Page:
India says it has intelligence of links between Rohingya refugees and Pakistan-backed militants inside India, as it justifies plans to deport about 40,000 refugees who entered the country in the past five years.
India is walking a tightrope on the issue of the Rohingya refugees, it has come under scathing criticism from U.N. officials and rights groups for its plans to expel the illegal immigrants at a time when tens of thousands are fleeing alleged persecution in Myanmar.
But calling them a national security threat, New Delhi has indicated that it is in no mood to relent on its plan to identify and deport the refugees.
Finance Minister Arun Jaitley, a top aide of Prime Minister Narendra Modi, said Tuesday that every country has the right to decide on its security policy.
His comment came a day after the government told the Supreme Court that it would confidentially share information from security agencies and other sources "indicating linkages of some of the unauthorized Rohingya immigrants with Pakistan-based terror organizations and similar organizations operating in other countries."
The top court is hearing a petition to stop the government from expelling Rohingya refugees living in the country. The government says the illegal immigrants figure into the plans of Islamic State and Pakistan’s spy agency, the Inter Services Intelligence, to create communal flare-ups in the country.
Indian police also said that on Sunday they arrested a British national, 27-year-old Samiun Rehman, who they said had come to India through Bangladesh to recruit Rohingya to fight for al-Qaida.
Political analysts say the Hindu nationalist government is under pressure from Hindu hardliners to expel the Rohingya, who are Muslims. The call to deport them is loudest in Jammu in northern India, where several thousand have settled.
Manoj Joshi at the Observer Research Foundation in New Delhi asks, “Why the Rohingyas? There is no logic in it.” He says, “In this case, there is no instance, to my knowledge, where some Rohingya has been caught planning terrorist activity against India.”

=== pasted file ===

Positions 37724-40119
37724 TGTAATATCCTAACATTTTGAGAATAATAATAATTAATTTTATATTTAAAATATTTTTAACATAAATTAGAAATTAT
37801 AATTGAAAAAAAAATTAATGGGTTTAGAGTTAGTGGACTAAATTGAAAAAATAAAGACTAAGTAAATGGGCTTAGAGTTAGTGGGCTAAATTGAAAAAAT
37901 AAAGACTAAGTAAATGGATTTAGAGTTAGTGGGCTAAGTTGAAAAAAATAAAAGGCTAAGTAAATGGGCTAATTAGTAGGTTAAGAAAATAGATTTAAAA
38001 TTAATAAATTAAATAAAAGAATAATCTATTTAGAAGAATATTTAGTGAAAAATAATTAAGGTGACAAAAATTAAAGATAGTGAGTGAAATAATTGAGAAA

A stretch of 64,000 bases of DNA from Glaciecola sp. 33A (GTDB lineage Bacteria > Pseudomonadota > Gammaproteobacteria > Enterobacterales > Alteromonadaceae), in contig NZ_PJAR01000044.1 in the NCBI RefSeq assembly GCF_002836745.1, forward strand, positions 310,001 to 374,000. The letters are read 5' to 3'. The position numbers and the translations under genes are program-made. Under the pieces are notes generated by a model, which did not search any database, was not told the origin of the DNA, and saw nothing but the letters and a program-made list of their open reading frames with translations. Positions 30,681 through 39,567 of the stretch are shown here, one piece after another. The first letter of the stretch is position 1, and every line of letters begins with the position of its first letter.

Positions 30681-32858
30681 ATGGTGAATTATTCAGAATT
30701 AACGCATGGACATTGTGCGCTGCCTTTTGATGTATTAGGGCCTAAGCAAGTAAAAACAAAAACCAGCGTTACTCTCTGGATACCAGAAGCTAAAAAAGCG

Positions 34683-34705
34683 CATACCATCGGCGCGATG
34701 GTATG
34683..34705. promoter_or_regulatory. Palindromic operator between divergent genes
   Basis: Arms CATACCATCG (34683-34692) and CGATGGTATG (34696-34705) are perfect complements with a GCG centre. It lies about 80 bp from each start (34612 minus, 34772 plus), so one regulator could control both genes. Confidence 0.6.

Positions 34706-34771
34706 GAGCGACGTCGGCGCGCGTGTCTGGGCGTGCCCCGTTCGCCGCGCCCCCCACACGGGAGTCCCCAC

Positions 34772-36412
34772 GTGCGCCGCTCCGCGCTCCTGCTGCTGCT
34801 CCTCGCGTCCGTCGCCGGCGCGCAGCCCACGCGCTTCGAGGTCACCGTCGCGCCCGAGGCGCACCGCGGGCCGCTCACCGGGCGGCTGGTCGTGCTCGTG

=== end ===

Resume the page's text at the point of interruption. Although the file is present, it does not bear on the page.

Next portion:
Scattered through several towns of India, the Rohingya refugees live in squalid conditions and have been appealing not to be deported, pointing out they have nowhere to go.
India’s hardline stand on the Rohingya has been criticized by the United Nations. Deploring its plans to deport the refugees at a time of violence in their country, the U.N. High Commissioner for Human Rights Zeid Ra’ad Al Hussein last week accused India of lacking “basic human compassion.”
New Delhi shot back saying enforcing the laws should not be mistaken for lack of compassion.
India has also been doing a balancing act between its two neighbors on the sensitive issue. It has avoided overt criticism of Myanmar on the issue of Rohingya fleeing from Myanmar to Bangladesh. On a visit to Yangon earlier this month, Modi said New Delhi shared the country’s concerns about “extremist violence” in Rakhine state, from where the ethnic community has been fleeing.
But after Dhaka urged New Delhi to bring more pressure on Myanmar to end the persecution of the ethnic minority, India said it was concerned about the violence. It has also sent relief supplies for the refugees to Bangladesh to underline it is sensitive to the humanitarian concerns created by the mass influx.